http://info.ki.se/index_se.html

More articles from Agricultural and Forestry Science:

nachricht Cascading use is also beneficial for wood
11.12.2017 | Technische Universität München

nachricht The future of crop engineering
08.12.2017 | Max-Planck-Institut für Biochemie

All articles from Agricultural and Forestry Science >>>

The most recent press releases about innovation >>>

Die letzten 5 Focus-News des innovations-reports im Überblick:

Im Focus: Long-lived storage of a photonic qubit for worldwide teleportation

MPQ scientists achieve long storage times for photonic quantum bits which break the lower bound for direct teleportation in a global quantum network.

Concerning the development of quantum memories for the realization of global quantum networks, scientists of the Quantum Dynamics Division led by Professor...

Im Focus: Electromagnetic water cloak eliminates drag and wake

Detailed calculations show water cloaks are feasible with today's technology

Researchers have developed a water cloaking concept based on electromagnetic forces that could eliminate an object's wake, greatly reducing its drag while...

Im Focus: Scientists channel graphene to understand filtration and ion transport into cells

Tiny pores at a cell's entryway act as miniature bouncers, letting in some electrically charged atoms--ions--but blocking others. Operating as exquisitely sensitive filters, these "ion channels" play a critical role in biological functions such as muscle contraction and the firing of brain cells.

To rapidly transport the right ions through the cell membrane, the tiny channels rely on a complex interplay between the ions and surrounding molecules,...

Im Focus: Towards data storage at the single molecule level

The miniaturization of the current technology of storage media is hindered by fundamental limits of quantum mechanics. A new approach consists in using so-called spin-crossover molecules as the smallest possible storage unit. Similar to normal hard drives, these special molecules can save information via their magnetic state. A research team from Kiel University has now managed to successfully place a new class of spin-crossover molecules onto a surface and to improve the molecule’s storage capacity. The storage density of conventional hard drives could therefore theoretically be increased by more than one hundred fold. The study has been published in the scientific journal Nano Letters.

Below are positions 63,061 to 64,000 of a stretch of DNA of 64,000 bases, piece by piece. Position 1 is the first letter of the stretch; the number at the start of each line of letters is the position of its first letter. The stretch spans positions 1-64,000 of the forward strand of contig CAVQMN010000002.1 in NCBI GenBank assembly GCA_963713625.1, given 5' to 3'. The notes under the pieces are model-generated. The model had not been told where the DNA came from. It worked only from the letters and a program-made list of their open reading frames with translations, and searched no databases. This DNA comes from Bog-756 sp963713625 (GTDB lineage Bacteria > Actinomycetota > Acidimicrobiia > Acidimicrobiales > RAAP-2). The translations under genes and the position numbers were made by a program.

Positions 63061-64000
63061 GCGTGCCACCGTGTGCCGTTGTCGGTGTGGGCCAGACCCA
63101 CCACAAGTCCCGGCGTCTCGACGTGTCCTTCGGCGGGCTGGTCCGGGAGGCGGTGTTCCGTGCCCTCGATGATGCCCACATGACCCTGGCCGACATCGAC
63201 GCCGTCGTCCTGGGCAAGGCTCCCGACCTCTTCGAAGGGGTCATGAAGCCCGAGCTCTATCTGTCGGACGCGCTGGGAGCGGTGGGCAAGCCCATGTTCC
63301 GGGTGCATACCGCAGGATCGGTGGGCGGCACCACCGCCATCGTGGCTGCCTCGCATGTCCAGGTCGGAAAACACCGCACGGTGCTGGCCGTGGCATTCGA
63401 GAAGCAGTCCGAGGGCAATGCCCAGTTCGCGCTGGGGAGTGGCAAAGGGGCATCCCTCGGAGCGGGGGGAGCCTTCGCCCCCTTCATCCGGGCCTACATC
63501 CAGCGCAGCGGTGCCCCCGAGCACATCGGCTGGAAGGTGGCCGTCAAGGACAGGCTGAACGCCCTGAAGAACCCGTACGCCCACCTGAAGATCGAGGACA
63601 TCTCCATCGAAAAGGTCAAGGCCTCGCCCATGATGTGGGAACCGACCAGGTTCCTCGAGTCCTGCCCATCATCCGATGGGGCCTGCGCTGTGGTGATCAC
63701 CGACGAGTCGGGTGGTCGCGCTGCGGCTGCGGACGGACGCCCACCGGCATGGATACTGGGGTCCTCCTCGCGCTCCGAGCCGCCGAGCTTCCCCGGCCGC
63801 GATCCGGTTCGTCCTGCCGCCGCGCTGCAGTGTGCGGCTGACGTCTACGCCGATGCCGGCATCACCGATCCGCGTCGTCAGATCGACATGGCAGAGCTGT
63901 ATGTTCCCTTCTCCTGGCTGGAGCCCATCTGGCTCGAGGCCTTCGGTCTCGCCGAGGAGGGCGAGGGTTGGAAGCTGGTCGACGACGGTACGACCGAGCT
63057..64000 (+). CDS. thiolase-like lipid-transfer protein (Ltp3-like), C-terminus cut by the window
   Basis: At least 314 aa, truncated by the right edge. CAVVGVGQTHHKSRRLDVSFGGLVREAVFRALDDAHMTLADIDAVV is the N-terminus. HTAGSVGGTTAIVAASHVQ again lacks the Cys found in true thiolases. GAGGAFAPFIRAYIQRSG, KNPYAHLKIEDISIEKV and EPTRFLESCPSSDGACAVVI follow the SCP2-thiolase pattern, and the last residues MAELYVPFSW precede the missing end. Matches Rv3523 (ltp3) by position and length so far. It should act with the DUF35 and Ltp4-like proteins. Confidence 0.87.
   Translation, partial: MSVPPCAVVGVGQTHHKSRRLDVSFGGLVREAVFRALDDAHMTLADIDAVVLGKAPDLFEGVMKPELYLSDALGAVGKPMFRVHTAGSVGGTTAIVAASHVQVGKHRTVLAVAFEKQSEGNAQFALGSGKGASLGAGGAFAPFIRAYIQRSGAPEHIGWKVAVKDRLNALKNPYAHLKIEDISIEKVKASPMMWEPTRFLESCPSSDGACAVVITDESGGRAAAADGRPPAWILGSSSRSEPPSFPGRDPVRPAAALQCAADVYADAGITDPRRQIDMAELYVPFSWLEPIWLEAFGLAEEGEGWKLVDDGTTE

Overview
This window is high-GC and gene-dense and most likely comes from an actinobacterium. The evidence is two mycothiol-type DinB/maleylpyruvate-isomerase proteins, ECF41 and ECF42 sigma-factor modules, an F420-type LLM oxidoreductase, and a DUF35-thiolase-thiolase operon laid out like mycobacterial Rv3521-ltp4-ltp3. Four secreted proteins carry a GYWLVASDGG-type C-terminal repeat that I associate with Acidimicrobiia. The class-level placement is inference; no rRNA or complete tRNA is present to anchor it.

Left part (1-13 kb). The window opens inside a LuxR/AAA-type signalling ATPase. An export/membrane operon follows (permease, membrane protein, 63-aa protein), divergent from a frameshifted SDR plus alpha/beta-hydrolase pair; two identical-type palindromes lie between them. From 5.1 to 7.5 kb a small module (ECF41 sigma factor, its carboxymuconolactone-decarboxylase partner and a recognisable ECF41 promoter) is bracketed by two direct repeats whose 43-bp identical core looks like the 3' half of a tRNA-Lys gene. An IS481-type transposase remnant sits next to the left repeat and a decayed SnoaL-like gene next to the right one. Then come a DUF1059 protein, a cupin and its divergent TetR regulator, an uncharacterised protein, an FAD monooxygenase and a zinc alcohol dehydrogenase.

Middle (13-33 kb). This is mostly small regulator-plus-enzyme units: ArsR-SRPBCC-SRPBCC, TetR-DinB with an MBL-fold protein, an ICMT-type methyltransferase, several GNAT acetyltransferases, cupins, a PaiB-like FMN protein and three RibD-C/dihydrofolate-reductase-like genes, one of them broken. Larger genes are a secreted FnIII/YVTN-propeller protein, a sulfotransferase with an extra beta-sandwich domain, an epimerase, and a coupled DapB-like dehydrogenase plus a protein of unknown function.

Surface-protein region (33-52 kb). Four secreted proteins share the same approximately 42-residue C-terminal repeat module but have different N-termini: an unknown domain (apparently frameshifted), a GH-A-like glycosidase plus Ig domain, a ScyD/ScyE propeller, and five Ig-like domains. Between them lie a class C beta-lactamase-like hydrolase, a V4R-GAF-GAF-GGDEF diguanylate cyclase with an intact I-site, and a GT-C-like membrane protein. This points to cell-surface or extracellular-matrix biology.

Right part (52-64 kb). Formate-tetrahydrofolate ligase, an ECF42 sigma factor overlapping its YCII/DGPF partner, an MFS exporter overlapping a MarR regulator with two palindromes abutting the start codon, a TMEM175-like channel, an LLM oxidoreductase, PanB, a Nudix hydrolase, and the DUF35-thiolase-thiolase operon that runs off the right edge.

Over the past few years, the building blocks of storage media have gotten ever smaller. But further miniaturization of the current technology is hindered by...

Im Focus: Successful Mechanical Testing of Nanowires

With innovative experiments, researchers at the Helmholtz-Zentrums Geesthacht and the Technical University Hamburg unravel why tiny metallic structures are extremely strong

Light-weight and simultaneously strong – porous metallic nanomaterials promise interesting applications as, for instance, for future aeroplanes with enhanced...

All Focus news of the innovation-report >>>

Anzeige

Anzeige

Event News

See, understand and experience the work of the future

11.12.2017 | Event News

Innovative strategies to tackle parasitic worms

08.12.2017 | Event News

AKL’18: The opportunities and challenges of digitalization in the laser industry

07.12.2017 | Event News

 
Latest News

Plasmonic biosensors enable development of new easy-to-use health tests

14.12.2017 | Health and Medicine

New type of smart windows use liquid to switch from clear to reflective

14.12.2017 | Physics and Astronomy

BigH1 -- The key histone for male fertility

14.12.2017 | Life Sciences

VideoLinks
B2B-VideoLinks
More VideoLinks >>>